Leaders prepare for Davos summit

World Economic Forum says rich-poor wealth gap poses biggest threat to global community

The corridors of Kongress Zentrum, the venue for the World Economic Forum in Davos this week, will be packed with potential new business partners and a few old foes.

Among them will be Israeli prime minister Benjamin Netanyahu and Iranian president Hassan Rouhani, whose nations have been sworn opponents for decades.

And it would seem the two leaders don’t think much of each other either, considering Netanyahu recently called Rouhani a “wolf in sheep’s clothing” and urged the world to be wary of his “charm offensive”.

This year's four-day event starts on Wednesday under the theme, "The reshaping of the world: consequences for society, politics and business". More than 40 heads of state or government, including Taoiseach Enda Kenny, British prime minister David Cameron, Rwandan president Paul Kagame, Italian prime minister Enrico Letta and Park Geun-hye, president of South Korea will be in attendance.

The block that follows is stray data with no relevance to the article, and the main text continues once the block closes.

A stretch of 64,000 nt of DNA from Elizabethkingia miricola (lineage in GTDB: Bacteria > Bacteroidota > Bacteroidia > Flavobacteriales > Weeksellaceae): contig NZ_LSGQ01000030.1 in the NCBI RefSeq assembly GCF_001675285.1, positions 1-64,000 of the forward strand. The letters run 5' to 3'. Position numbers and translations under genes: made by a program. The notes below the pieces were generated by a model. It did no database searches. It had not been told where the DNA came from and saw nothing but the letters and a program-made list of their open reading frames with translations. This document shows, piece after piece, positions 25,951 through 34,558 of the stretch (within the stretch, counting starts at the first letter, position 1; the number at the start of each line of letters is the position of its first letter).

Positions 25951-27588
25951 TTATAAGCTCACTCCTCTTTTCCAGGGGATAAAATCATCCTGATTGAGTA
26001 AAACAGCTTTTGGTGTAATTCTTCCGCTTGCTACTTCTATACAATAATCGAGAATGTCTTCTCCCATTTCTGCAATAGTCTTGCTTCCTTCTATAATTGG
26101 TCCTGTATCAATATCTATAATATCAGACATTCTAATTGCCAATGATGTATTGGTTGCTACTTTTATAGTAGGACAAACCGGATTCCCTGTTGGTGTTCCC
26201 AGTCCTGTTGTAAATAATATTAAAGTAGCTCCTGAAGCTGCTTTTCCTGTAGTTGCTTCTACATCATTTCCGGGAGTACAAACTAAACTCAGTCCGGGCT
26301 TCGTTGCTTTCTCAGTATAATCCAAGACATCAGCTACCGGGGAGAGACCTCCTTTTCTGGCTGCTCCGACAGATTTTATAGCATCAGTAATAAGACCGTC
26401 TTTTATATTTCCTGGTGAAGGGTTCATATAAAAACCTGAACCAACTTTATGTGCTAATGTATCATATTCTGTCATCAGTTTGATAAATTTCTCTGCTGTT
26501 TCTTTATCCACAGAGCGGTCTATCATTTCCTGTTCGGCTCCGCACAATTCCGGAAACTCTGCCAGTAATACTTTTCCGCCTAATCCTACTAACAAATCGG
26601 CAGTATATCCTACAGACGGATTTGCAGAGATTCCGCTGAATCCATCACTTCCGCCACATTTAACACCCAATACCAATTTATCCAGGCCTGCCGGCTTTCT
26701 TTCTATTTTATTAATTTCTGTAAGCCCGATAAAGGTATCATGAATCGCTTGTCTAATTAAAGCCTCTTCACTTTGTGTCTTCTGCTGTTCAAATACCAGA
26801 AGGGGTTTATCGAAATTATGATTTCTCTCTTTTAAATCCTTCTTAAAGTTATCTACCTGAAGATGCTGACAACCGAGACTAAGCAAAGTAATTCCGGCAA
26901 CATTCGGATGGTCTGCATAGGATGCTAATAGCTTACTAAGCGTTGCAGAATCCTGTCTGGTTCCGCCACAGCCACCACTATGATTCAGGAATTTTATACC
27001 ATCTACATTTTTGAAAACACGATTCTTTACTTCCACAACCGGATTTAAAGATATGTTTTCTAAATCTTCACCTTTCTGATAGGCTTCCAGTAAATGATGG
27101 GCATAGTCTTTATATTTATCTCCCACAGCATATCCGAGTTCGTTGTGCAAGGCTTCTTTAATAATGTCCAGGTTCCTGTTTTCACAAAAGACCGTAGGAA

Reset button
The Davos forum's founder, Klaus Schwab, last week told reporters that the event aims to push the reset button on the world's crisis mode.


“We need to push the reset button. The world is still much too much caught in a crisis-management mode. We should look at our future in a much more constructive and strategic way.”

Microsoft founder Bill Gates, Facebook chief operating officer Sheryl Sandberg, European Commission president José Manuel Barroso, U2 singer Bono, Nestlé CEO Paul Bulcke, actor Matt Damon, International Monetary Fund managing director Christine Lagarde, ECB president Mario Draghi, and Arianna Huffington, editor-in-chief of The Huffington Post will be among the speakers.